Of course, they don’t always work. Not only will some people not respect the headphones, sometimes people just consider their thing the priority. Hopefully, your office provides you some side rooms. At my office, these are called “JITs”. Anyone can grab these rooms at any point and just work. If your office doesn’t provide these, I recommend getting cozy at Starbucks.

These strategies can help reduce the interruptions caused by drive-bys, but Slack and other applications can be just as annoying. I have two main strategies for dealing with these.

Number one, block off your calendar. Put time on your calendar for dedicated tasks. If you need to write that new feature, put a spot on your calendar specifically to work on that. This does two things. One, it prevents others from scheduling time there, and notifies them you are busy. You can also put up auto replies and go away on slack if that helps. But two, it sets aside mental space for you to work on that task.

Two, turn off notifications. This has a bigger effect than you might realize. I actually do this in most of my life, but at least temporarily disabling notifications on your laptop can be a big deal while trying to focus. Slack, especially, has a tendency to be distracting. On mac, use do not disturb mode.

Internal Distractions

For me, this is the harder one. Narrowing your focus to just the task at hand. I have multiple tricks I do to this end. In fact, turning off almost all notifications, which I mentioned previously, on both my phone and laptop all the time is something I do to help this.

Not everyone is willing to take that plunge though, so that’s where focus apps come in. There are a variety of these out there, but here is one: focus booster. These apps work by blocking access to a variety of typically distracting sites. Facebook, reddit, twitter, these sites aim to keep you locked in them. As a result, they are addicting, and sometimes we need help to stay off them. These apps help with that.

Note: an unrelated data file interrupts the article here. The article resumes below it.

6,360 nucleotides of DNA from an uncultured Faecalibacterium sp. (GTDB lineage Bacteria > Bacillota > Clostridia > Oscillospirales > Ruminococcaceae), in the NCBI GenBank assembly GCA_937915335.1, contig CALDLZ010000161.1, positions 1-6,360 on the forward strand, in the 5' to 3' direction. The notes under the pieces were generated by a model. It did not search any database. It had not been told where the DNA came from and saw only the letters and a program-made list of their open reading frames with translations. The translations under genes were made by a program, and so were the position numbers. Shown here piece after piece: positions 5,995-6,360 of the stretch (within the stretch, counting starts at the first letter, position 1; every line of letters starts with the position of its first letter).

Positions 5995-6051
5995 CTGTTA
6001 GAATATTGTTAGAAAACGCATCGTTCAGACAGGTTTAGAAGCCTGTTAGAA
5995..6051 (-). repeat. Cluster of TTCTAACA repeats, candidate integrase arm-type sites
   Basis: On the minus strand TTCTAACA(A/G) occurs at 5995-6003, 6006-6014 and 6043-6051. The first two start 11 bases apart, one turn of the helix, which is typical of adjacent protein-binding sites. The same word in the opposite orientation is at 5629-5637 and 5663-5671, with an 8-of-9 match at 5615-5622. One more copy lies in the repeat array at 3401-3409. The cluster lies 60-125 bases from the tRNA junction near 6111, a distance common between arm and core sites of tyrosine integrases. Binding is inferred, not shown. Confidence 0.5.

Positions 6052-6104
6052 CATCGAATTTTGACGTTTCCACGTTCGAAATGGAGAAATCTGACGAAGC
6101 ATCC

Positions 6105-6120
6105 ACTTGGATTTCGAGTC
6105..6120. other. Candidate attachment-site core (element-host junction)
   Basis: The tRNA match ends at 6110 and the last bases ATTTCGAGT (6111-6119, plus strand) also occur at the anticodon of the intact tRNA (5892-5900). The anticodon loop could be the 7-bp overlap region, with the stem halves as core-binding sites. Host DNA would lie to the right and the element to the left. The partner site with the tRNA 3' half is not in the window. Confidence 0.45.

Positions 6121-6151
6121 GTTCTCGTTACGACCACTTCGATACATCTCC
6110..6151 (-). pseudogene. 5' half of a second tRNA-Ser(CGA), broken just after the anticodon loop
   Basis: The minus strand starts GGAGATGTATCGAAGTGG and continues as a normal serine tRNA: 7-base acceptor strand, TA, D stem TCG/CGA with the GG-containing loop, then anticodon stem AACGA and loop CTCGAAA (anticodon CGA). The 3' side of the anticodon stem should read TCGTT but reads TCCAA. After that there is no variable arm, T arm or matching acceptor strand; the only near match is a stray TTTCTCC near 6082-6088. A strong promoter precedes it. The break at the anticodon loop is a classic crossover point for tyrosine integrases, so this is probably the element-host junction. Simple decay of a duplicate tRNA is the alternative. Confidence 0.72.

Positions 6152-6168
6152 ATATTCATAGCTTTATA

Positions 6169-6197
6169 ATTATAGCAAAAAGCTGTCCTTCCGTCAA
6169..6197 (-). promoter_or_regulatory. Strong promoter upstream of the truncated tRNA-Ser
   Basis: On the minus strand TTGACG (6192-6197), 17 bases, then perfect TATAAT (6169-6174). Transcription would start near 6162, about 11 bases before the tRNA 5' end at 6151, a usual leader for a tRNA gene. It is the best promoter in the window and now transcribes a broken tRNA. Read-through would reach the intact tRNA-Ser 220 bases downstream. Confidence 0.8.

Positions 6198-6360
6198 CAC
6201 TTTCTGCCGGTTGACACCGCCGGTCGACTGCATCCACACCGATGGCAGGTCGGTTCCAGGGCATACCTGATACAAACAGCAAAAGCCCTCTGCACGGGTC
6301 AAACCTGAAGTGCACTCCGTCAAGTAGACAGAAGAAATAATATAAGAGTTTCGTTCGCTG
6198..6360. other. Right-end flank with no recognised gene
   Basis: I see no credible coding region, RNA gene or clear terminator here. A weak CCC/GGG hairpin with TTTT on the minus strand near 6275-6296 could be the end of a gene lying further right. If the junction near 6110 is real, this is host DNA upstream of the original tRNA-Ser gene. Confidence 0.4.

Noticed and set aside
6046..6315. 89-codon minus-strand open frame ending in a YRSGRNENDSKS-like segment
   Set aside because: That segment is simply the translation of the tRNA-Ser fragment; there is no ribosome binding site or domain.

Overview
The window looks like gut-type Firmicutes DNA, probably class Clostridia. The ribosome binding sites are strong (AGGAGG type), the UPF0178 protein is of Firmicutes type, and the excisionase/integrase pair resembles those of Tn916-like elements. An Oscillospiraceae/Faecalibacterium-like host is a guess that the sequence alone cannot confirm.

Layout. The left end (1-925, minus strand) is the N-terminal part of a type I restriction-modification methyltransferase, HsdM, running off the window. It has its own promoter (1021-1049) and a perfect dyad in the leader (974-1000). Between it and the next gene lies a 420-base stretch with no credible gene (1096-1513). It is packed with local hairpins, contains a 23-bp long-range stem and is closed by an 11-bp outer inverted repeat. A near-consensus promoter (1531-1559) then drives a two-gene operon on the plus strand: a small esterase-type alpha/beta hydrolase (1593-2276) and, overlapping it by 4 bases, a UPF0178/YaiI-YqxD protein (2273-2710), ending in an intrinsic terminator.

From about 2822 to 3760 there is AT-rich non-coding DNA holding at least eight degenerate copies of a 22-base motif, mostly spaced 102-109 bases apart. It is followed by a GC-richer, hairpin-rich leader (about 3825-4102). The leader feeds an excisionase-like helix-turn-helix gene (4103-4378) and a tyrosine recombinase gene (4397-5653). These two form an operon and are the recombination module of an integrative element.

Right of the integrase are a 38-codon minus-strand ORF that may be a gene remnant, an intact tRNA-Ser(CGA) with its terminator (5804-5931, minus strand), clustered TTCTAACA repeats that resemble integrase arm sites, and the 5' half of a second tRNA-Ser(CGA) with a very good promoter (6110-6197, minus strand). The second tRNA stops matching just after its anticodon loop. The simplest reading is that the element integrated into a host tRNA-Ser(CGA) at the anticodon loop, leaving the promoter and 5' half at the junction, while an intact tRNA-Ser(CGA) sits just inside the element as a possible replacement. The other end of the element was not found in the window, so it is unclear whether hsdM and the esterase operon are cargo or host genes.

This next tip will probably be met with some resistance, but hear me out. Switch to a single monitor setup. Using one monitor keeps you focused on the one thing you’re working on. If you can’t do that, use two, but position one directly in front of you. I’ve seen many developers position the second monitor vertically, this also helps delineate which monitor is your focus. But nothing beats a single monitor for this.

To enhance the single monitor lifestyle, use full screen apps. This keeps you in the app your working on. Get good at alt-tabbing (on windows) or switching desktops (on mac). This has been one of the best hacks for my productivity. Not only does it make the app easier to use, it keeps you constrained in the app. No more checking Facebook on the side.

Dealing with distractions

As we all know, not all distractions can be prevented. Sometimes we just have to deal with them. This is where things get difficult. We may have to break social norms. We may have to attempt to dislodge the status quo.

The biggest single thing you can do is learn to say no. Often, when coworkers come to you with a request, it can be hard to turn them away. But when you’re really focusing, this can be the best way. Take a note of it, and move on (I mean a literal note). Follow up when you’re not focusing. Or don’t, because the likelihood is that it isn’t a priority for you.

This can be hard. We want to help others. But you have to know your boundaries. Deliberately setting those boundaries can go a long way to know when its ok to let yourself help someone.Those boundaries can also enable us. Use those boundaries to set expectations with others. Tell them your boundaries, and they will respect it. This can help remove the awkwardness of the no all together, you never even get to that stage.

Finally, mindfulness (you knew I’d come around to it eventually) can help us realize these moments. Oftentimes, when these interruptions come up, we react without even thinking about it. If we can slow down, and take the time to see what is happening, we’ll be better for it. Mindfulness can be the key that enables you to say “no”.

How do you remove distractions?

These are some of my techniques, but I’d love to here yours. For me, this is a constant learning process, and really no two people are the same. Some techniques work with some people, some with others. If you’d like to share, drop a note in the comments!